Reducing to Numbers

This post is a little on the short side. I was excited about next week’s posts (just finished next Tuesday’s post), and hopefully I’m still excited about them when they’re posted. This Thursday, I’m posting a semi-autobiographical post about abductive reasoning that sets the stage a bit. After next week, after two pretty sizable posts, I might rethink my blog and whether I want to switch to shorter, more sporadic posts now that I’m becoming satisfied with how I’ve grounded my outlook a little (and it only took about 15,000 words to reach that level of security!) I might move to one post per week, and my posts might shift from vague generalities to things I’m currently working on.

This post is partially adapted from old notes on two books: Policy Paradox by Deborah Stone and Debt: The First 5000 Years by David Graeber.


In my previous post, I argued that markets existed in some capacity as long as humans have, but that Markets as a philosophical object, a mature and manipulable thing, is much much newer (only centuries old). Being able to talk about “The Market” in the abstract, and use names and numbers to describe it and its actions as though it has agency all on its own, changes our behaviors regarding it. In the TIMN story, The Market concept rose out of necessity, to give a name to a solution to a problem with institutional form.

Likewise, the concept of zero was invented (or maybe discovered, if you’re into that) out of necessity, independently at several different points in history. There was a “base level” symbol in ancient Egyptian construction that may not be zero per se. Mesopotamians created a sort of placeholder for zero in large numbers, although they never used it alone or even at the end of numbers (you had to discern 16 from 160 by context). Zero as a complete concept and as a symbol likely first developed in India.

Naming and numbering often creates the first semblance of control over a thing. Counting is often a political act. Numbers are frequently rhetorical devices. When you count, you make value judgments about categorizing (what to include/exclude). When counting or measuring humans, counting creates political communities out of the counted.

There are other social consequences of counting: Counting and recording anything implicitly creates norms (ex. What is acceptable, what is comparatively too high/low). They can make the intangible into divisible, malleable structures (think about negotiations, compromises, and legal considerations, and the often arbitrary-seeming nature of what is taken and given). Numbers are often pragmatically ambiguous and interpretable: they do not really speak for themselves.

“The more any quantitative social indicator (or even some qualitative indicator) is used for social decision-making, the more subject it will be to corruption pressures and the more apt it will be to distort and corrupt the social processes it is intended to monitor.” –Campbell’s Law

Numbers and figures are often curated to construct narratives. They are often employed to simplify complex situations. The mere use of counting may bolster the ethos of the number-wielder by creating a sense of absolutism and objectivity. To measure a thing is to exercise a level of control.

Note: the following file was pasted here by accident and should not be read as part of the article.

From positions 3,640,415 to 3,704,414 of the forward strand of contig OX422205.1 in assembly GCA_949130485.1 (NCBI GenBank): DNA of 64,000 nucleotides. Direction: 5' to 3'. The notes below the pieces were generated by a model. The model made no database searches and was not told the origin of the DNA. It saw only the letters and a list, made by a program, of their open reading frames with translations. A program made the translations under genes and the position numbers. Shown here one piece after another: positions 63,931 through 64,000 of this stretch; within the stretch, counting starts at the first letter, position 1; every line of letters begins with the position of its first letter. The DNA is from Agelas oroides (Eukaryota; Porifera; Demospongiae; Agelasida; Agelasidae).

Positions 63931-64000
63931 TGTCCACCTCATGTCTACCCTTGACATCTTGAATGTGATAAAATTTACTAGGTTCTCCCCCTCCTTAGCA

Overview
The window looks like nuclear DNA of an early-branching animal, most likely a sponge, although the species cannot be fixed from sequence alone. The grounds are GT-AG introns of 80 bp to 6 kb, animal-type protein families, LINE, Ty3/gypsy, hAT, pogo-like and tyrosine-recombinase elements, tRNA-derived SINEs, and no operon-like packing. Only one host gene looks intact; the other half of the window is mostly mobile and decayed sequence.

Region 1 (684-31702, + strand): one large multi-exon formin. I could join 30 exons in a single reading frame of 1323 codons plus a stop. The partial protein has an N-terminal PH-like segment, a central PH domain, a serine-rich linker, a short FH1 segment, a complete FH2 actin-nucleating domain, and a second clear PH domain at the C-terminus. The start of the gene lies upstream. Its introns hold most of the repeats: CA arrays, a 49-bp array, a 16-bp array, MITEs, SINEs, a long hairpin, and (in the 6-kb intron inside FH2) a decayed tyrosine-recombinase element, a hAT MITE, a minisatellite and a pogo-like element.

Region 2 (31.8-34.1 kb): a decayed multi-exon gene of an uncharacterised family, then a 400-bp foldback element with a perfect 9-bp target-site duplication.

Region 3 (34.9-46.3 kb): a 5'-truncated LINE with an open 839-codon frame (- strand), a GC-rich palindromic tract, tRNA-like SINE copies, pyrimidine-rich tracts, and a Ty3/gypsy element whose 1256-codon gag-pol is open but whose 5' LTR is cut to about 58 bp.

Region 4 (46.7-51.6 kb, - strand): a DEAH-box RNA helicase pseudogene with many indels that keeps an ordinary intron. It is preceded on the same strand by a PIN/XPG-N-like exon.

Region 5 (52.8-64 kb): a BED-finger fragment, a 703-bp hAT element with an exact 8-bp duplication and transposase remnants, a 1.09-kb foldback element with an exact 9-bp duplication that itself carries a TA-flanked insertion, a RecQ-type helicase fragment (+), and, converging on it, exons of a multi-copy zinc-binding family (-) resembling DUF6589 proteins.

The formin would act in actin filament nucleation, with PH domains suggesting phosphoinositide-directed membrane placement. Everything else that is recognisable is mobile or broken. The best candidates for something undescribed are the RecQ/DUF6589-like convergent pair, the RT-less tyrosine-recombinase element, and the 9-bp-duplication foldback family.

When you quantify a debt with financial precision – and especially when you invest paying it off with profound moral gravity, making it a fundamental moral imperative – you take what was a human relationship of mutual imbrication and co-implication into a financial one based on a kind of moral dominance, and thereby subject the indebted party to the mechanisms of financial debt collection instead of the precepts of human morality.

When money can be used as an atomic unit for even moral concerns, then it can be used to take the irreducibly complex and ambiguous nature of social life and turn it into simple figures that can be manipulated easily. Coercion is easier to authorize in the name of the moral imperative of adjusting figures to their desired state, without regard to the situation the numbers represent. When precise numbers ‘simplify’ fuzzy social realities, and when those numbers are ascribed by Whoever is Counting with gravitas, the language of debt constrains the debtor and grants Whoever is Counting with control in a relationship of dominance . Violence met on the debtor is in fact the debtor’s own fault in this logic, making the justification of violence for the lender much easier.

Debt is a concept that precedes the idea of global markets, and its conflation between monetary and deeply personal/moral concerns is especially suspect in David Graeber’s book Debt: The First 5000 Years.

After all, it is in the very nature of a question like “What do I owe my parents?” that there is not and can never be a final, numerically answer. It is a question that we re-visit and re-negotiate every minute we are with them; obligation and love form an endless Möbius strip, through which our complex interdependence on each other makes the idea of paying off that debt – and of thereby severing the relationship – a sort of bitter joke. Precisely because it is a non-monetary “debt,” its function is to be an unpayable and unbreakable bond, one whose dividends never end and one that could and will never default.

The question “What do I owe my parents?” may use the language of debt, and suggest something to be counted, but this question is not meant to be answered with a number. It’s an evolving idea, a cognitive metaphor that is constantly evaluated in loose, narrative terms. There is no point at which an exact, counted debt is expected to be paid off, because if the relationship can be literally reduced to a number this way, at the moment of repayment the relationship is technically terminated.